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I Forge Iron


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About ThomasPowers

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  • Gender
    Not Telling
  • Location
     Central NM, USA, Sol 3
  • Interests
    Iron Smelting, Historical Ferrous Metals Technologies


  • Location
    Central NM
  • Interests
    Iron smelting
  • Occupation
    bit herder

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  1. Bell, gas forge shell, dishing form; all that is left is the squeal and the cutting swarf!
  2. What did the company that makes it suggest when you asked them?
  3. Glad nothing worse was hit! I remember having to climb a tree that was dying near our house and take it down in about 60cm lengths using a bowsaw to make sure it wouldn't hit the house the next big storm we had.
  4. I still have a piece of air dried oak to make a crossbow stock out of; been drying for over 200 years now, yes 200 years. (Barn torn down by a developer in NJ) Maybe when I retire... IIRC The modern Blacksmith predated Foxfire 5 by half a decade. Coming from the hills myself, Ozarks, I've liked the Foxfire series and understand that their methods are often based on what they had rather than what might be best. (Shoot a lot of my work is still based on that!)
  5. One issue with RTB is that the books often are not written with respect to what we are doing. (And how we are doing it.) I once saw Daryl Meier's copy of a well known handbook on heat treating steel and there were a very large number of inserted pages with how heat treating blades differed in practice from the "industrial" suggestions. A big one is that most heat treat info is based on a cross section of 1" You know any blades 1" thick? This is why you often can slide one quenchant less aggressive (water to oil, oil to air, etc---depending on alloy). Also the slide can throw you off when you find that something has hardened on you unexpectedly! (O-1, in thin crossections, hardening in air has a history of surprising folks.)
  6. While TLWEC had a bit of smithing info in it my first dedicated to smithing book was "The Modern Blacksmith" published in 1974 and I think I found a copy remaindered in the late 1970's and it's still a favorite of mine even over "The Edge of the Anvil".
  7. Now it's a Friday; I was just contemplating the carving of a flower from a 2x4 with a knife... As a kid we spent a lot of vacations in Florida as my Father worked on the Apollo Project. I used to use my boy scout pocket knife and carve swords from palm frond center ribs. Of course Mel Fisher was finding the 1715 treasure fleet back then too. IIRC, the first documentation I remember about knifemaking was how to make a knife from an old file in the Last Whole Earth Catalog.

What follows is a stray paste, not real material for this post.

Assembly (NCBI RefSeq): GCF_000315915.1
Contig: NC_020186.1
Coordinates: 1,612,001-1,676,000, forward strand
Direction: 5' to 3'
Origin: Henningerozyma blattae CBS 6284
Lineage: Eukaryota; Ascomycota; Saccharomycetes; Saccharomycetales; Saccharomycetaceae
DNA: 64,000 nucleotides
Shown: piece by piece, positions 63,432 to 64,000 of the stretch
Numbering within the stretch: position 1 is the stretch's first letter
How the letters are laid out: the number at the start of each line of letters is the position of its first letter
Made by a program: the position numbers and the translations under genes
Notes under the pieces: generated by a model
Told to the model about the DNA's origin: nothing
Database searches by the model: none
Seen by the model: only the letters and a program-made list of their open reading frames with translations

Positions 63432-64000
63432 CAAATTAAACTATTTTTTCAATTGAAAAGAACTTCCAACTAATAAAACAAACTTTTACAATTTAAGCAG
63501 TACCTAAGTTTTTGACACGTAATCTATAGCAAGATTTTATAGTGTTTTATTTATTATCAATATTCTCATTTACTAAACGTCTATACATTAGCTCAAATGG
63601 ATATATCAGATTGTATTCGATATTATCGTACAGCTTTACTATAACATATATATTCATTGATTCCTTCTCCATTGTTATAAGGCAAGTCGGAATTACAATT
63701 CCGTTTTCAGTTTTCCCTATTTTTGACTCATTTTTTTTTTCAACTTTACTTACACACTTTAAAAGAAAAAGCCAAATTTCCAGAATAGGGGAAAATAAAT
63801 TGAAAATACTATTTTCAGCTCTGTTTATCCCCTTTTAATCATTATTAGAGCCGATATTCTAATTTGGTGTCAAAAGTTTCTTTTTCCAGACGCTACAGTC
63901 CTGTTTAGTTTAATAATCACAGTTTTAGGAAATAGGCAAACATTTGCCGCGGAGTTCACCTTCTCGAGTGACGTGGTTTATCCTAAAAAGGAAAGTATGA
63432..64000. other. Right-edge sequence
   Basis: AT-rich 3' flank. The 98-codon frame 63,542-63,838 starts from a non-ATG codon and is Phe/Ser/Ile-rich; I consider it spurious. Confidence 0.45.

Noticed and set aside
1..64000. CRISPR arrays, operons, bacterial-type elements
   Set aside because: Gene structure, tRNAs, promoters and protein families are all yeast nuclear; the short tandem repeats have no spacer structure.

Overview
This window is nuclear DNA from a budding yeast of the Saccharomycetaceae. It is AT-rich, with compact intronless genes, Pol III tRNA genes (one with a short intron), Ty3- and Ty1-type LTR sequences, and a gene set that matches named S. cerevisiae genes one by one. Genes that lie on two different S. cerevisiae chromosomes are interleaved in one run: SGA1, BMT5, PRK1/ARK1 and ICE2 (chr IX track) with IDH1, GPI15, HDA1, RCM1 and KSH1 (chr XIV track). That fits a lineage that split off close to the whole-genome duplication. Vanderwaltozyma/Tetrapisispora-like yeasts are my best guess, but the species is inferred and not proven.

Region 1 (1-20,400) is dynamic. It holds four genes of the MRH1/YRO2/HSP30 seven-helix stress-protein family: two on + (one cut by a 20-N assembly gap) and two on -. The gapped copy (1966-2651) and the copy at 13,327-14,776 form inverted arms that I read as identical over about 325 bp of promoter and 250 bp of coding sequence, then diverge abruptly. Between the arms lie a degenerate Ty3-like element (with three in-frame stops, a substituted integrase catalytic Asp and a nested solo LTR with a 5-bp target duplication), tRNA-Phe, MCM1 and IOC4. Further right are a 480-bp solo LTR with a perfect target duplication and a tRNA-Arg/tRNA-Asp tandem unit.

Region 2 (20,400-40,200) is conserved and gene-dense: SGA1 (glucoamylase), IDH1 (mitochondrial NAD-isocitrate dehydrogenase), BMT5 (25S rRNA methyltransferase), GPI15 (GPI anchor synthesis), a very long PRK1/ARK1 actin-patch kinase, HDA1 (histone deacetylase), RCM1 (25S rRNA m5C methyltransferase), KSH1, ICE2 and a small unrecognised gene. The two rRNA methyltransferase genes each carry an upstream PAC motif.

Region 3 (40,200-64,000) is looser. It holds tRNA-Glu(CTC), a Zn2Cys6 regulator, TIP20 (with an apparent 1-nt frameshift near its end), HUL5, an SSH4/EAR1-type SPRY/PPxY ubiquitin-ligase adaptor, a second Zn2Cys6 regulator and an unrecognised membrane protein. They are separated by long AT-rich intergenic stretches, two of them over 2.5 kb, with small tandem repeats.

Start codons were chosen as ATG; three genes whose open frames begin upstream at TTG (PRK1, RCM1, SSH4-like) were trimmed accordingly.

8. I don't know your weather conditions, (save lower altitude and much damper than mine), but will you be heating it in the winter? I have a small old coal stove that came from a schoolhouse that I could use.
  9. However I have found that trying to work after dark by the light of the forge is NOT a good idea. My smithy has a couple of fiberglass panels for skylights mounted away from the forge for daytime and I hope to put in some led shop lights for after dark. Perhaps you could forge some "authentic looking" lights and use led bulbs in them. I have some old lard cans that would make great "shades" for outhouse lights...
  10. DON'T GO THERE! (Getting power to my shop has just about reached the 1 year mark with a substantial payment made on it last June!) You at least luck out with 220 being standard. Will you be using LED lighting?
  11. I'm wondering if the WP is an owners stamp and more recent as the pitting doesn't extend into it. "Too bad it's not WTP" said William Thomas Powers covetously...
  12. Probably a lot like the Chance Brothers: Slim, Fat and Nota!
  13. After I get power to the shop I'm planning to put a "gazinta" into the shop driveway so I can drop in a sq post with a large post vise mounted to it for when I need to swing a long bar and be able to pull it up and store it in the shop for when I don't. Perhaps you could build a little wooden "house" to go over the outside vise when not in use?
  14. Thursday October 21: No sign of work by the SEC; we're down to the "wire" if they are going to get anything done "the week of October 18". I was thinking of taking Thanksgiving week off and finish up things; but it needs to be done *after* the final inspection... I try not to burn my bridges before I get across them. Remember this as a rural area; this isn't a large faceless corporation! I go to church with some of the SEC, meet them in the grocery store; pick over what they have scrapped at the junkyard, etc. (Since my smithy is based on several Utility poles, fittings from utility poles are handy!)
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